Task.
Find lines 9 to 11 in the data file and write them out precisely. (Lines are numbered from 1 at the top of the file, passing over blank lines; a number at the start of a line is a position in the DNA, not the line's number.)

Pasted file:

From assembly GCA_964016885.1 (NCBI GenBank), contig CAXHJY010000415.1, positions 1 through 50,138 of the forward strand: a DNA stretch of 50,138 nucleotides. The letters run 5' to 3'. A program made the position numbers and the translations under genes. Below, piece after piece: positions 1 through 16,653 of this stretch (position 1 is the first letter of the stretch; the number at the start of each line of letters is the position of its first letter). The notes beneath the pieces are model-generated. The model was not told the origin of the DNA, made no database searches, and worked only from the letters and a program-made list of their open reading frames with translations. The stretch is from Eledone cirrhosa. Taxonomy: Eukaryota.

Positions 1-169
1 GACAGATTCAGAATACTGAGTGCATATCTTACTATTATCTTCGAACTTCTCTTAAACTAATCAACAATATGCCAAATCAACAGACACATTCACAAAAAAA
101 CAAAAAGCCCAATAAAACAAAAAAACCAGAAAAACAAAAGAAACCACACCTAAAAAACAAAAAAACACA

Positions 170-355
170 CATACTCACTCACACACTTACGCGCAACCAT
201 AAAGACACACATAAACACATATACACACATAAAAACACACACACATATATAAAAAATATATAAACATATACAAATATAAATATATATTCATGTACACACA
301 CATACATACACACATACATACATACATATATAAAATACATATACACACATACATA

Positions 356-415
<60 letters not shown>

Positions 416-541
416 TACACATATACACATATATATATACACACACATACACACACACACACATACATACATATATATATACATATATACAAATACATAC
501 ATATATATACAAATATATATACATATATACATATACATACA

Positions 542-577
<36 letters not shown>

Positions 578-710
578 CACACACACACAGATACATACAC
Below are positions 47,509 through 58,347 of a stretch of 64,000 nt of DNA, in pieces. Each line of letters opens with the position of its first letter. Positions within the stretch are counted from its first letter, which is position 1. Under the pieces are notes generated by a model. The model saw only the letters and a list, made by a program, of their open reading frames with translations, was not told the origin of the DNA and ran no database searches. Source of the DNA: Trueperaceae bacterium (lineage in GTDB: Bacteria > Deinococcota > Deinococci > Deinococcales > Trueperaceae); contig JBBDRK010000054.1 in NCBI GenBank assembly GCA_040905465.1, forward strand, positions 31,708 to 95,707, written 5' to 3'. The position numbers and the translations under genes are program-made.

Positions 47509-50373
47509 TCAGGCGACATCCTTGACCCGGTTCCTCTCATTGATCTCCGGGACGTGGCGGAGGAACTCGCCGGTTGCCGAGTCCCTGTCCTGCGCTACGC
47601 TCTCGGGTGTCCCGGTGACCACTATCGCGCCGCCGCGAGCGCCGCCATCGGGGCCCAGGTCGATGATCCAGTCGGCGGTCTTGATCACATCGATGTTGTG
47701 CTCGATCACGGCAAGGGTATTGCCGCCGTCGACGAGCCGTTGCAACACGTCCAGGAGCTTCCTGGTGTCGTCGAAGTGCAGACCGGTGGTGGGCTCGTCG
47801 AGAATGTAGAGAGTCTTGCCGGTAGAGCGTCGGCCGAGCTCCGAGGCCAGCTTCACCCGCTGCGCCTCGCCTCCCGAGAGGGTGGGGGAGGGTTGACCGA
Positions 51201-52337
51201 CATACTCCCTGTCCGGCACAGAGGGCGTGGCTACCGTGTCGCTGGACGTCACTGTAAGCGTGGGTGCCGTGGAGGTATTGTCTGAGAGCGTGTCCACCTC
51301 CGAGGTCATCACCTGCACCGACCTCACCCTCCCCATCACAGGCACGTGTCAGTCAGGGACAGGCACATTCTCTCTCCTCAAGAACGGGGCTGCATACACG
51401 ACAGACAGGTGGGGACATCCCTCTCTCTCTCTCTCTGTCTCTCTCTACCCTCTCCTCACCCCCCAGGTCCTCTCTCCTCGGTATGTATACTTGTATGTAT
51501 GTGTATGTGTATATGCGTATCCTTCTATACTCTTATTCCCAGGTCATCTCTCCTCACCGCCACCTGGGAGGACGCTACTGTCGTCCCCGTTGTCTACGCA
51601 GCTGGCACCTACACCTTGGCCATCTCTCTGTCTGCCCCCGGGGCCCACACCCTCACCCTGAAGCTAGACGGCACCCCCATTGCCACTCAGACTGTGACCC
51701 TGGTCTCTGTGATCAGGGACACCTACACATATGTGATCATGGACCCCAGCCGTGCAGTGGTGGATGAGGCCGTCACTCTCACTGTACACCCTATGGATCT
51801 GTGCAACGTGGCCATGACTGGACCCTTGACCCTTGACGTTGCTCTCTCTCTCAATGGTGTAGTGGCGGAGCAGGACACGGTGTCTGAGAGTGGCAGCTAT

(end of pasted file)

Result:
Positions 356-415
<60 letters not shown>

Positions 416-541